The desire is not just for a restoration of economic fortune but for a more subtle and richer list of improvements and developments. Chileans are different from most of Latin America. For a start, they are better educated, not just for the number of years in education where their neighbours Argentina and Uruguay are similar, but more importantly by measure of the quality of their educational institutions, where Chile is unequalled in Latin America. 30 years of economic growth, constantly increasing GDP per capita, and declining poverty led Chileans to expect more.

Ranked 10th in the world on the efficiency of government services by the Heritage Foundation, Chile is the only Latin American country in the top 35. (Hong Kong is 1st, Singapore 2nd; the UK is 12th and the USA 17th.)[i]  Many Latin American societies have proven tolerant of corruption conducted in the billions of dollars but Chileans turned against their President Bachelet when her son was accused of using inside information for a gain of a few million (the scandal in my earlier blog.) Chileans demand much more from their public servants than any other Latin American society. No doubt that has pushed them up to such a high world ranking but also explains the depth of their anger presently.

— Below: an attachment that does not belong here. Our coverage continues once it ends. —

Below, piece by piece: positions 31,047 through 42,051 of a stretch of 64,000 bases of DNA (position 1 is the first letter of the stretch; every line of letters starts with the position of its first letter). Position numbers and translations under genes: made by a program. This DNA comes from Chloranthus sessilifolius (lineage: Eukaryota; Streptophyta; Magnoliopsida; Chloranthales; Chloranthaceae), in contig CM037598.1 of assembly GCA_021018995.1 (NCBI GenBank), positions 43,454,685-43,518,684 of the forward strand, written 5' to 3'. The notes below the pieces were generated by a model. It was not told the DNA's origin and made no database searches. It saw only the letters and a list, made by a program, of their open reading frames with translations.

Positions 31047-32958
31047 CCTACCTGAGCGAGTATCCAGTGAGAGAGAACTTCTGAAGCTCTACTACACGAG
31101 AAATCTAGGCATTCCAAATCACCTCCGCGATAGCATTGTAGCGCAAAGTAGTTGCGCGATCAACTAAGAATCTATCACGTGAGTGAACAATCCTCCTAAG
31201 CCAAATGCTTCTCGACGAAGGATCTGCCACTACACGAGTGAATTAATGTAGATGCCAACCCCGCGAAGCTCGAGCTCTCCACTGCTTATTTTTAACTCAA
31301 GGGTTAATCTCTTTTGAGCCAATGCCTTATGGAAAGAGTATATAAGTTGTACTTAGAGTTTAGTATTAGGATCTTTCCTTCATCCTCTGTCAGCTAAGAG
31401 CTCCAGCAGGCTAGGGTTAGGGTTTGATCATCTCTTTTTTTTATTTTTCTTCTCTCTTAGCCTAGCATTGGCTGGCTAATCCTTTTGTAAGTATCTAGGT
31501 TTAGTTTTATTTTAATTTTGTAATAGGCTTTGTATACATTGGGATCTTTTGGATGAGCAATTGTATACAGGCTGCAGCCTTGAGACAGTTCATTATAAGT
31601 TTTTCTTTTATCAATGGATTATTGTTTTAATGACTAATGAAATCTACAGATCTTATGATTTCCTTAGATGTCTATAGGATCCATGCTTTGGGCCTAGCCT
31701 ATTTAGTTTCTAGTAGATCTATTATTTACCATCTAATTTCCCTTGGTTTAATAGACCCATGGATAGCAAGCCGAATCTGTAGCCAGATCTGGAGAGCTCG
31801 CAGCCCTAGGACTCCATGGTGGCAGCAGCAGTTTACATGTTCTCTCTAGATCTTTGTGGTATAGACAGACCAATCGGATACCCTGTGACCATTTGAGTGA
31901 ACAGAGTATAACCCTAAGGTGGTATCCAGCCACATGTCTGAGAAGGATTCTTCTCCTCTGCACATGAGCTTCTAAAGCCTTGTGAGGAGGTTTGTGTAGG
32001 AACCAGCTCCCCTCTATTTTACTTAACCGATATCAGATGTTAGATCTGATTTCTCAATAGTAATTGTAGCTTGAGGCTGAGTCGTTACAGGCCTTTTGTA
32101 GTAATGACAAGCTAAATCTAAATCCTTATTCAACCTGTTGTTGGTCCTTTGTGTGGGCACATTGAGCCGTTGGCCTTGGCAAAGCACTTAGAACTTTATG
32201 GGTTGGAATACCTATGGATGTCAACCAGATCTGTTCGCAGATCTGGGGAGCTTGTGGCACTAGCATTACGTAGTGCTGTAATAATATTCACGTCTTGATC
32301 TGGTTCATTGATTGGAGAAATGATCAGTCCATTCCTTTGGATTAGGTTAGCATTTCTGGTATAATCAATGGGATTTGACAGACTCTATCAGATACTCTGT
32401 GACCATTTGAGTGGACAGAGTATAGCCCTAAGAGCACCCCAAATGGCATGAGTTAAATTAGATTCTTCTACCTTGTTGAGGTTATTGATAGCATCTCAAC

They are unified in their contempt for the Bachelet administration. In a Cadem opinion poll in February 2017, 75% of Chileans disapproved of Bachelet’s performance, with less than 20% showing approval, levels sustained since 2015. It seems most unlikely that the socialists even with a different candidate can retain the presidency. The more likely second round opponent for Piñera is Alejandro Guillier, a nationally recognised journalist of 25 years. He is running on a platform of a Chilean form of populism. He criticises the established parties as equally neo liberal and promises a move to the left. However, he is equally quick to criticise the badly governed model of South American socialism exemplified by Venezuela’s and he supports Chile’s efforts to build an Andean economic block with Argentina, Colombia and Peru to rival the powerhouses of Brazil and Mexico. His approach is reminiscent of Emmanuel Macron in France and look where that got him.